As mentioned previously, resveratrol improved most of the sperm quality parameters studied and acted reducing the apoptosis rate in the ipsilateral testis. Ultimately, treatment with antioxidants has been studied as an alternative or adjunctive therapy to avoid male infertility, even when related to varicocele (Hamada et al. 2013). Based on the present results and respecting the interspecies differences, we believe that resveratrol may represent, in the future, a valuable adjunctive compound in the treatment of patients with varicocele, which reinforces previous observations (Abdel-Dayem 2009). The reproductive performance and capacity of the animals, the epididymal oxidative stress, the DNA protamination and the PUFA level as a marker of sperm pathology are current objects of study of our group, aiming to better understand the protective role of the resveratrol and its mechanisms to prevent varicocele-related infertility.

Declaration of interest

The authors declare that there is no conflict of interests regarding the publication of this article.

Funding

This work was financially supported by The National Council for the Improvement of Higher Education (CAPES/Brazil) and the Laboratory of Human Reproduction - Unifesp for providing the equipment used in the sperm motility analyzes.

Acknowledgements

The authors thank CAPES/Brazil for the financial support.

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    Percentage of spermatozoa with normal morphology in SC, RES, V, and V-RES groups (A) and in SC, RES, Vr, Vl (sides in the V group), Vr-RES, and Vl-RES (sides in the V-RES group) (B) (n=7). Values are expressed as median and interquartile range (Q1 – Q3). Analysis of Kruskal–Wallis and Dunn’s test (P<0.05). *a SC and RES > V and V-RES; *b SC and RES > Vr, Vl, Vr-RES and Vl-RES.

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    Percentage of spermatozoa with acrosome integrity from animals of the SC, RES, V and V-RES groups (A) and in SC, RES, Vr, Vl (sides in V group), Vr-RES and Vl-RES (sides in V-RES group) (B) (n=7). Values are expressed as mean and standard deviation. ANOVA and SNK. *a SC and RES > V-RES > V; *b SC and RES > Vr, Vl, Vr-RES and Vl-RES;. (P<0.05)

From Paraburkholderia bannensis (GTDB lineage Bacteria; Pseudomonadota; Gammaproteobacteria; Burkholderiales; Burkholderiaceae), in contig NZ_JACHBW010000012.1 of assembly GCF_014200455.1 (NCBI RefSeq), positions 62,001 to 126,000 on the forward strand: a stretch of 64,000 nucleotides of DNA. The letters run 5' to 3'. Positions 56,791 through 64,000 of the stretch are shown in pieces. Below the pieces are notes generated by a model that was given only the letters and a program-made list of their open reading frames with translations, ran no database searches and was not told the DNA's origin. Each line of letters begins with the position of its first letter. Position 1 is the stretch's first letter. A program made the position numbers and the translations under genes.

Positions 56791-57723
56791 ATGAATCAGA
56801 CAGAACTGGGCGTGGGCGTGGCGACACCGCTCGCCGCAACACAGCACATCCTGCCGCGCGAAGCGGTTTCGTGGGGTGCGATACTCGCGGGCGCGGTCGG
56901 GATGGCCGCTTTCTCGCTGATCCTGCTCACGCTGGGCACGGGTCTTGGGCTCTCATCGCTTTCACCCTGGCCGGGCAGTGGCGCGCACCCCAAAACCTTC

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    Testicular malondialdehyde concentration in animals of the SC, RES, V and V-RES groups (A) and in the same groups but considering the laterality in the varicocelized rats (Vr, Vl, Vr-RES and Vl-RES groups) (B) (n=7). Values are expressed as mean and standard deviation. ANOVA and SNK tests. *a V and V-RES > SC and RES; *b SC and RES<Vr, Vl, Vr-RES and Vl-RES (P<0.05).

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    Photomicrographs of testicular cross sections of rats submitted to the TUNEL method, evidencing apoptotic germ cells (long arrows). Observe the seminiferous tubule sections of 100-day-old rats from the SC (A), RES (B), Vl (C), Vr (D), Vl-RES (E) and Vr-RES (F) groups, showing the TUNEL-positive cells brown-labeling; see the details. In the figures referring to the varicocele group (C and D) and varicocele treated with resveratrol (E and F), there was a greater number of labeled cells compared with sham–control group (A) and resveratrol (B). Bar 100 μm on photomicrographs and 10 μm on details.

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    Box plot illustrating the distribution of data on the numerical density of TUNEL-positive cells of SC, RES, V and V-RES groups (A) and SC, RES, Vr, Vl, Vr-RES and Vl-RES groups (B) (n=5). Values are expressed as median and interquartile ranges (Q1–Q3), Kruskal–Wallis analysis and SNK. *a V and V-RES > SC and RES; *b Vr, Vl, Vr-RES and Vl-RES > SC and RES; *c Vl > Vr, Vr-RES and Vl-RES.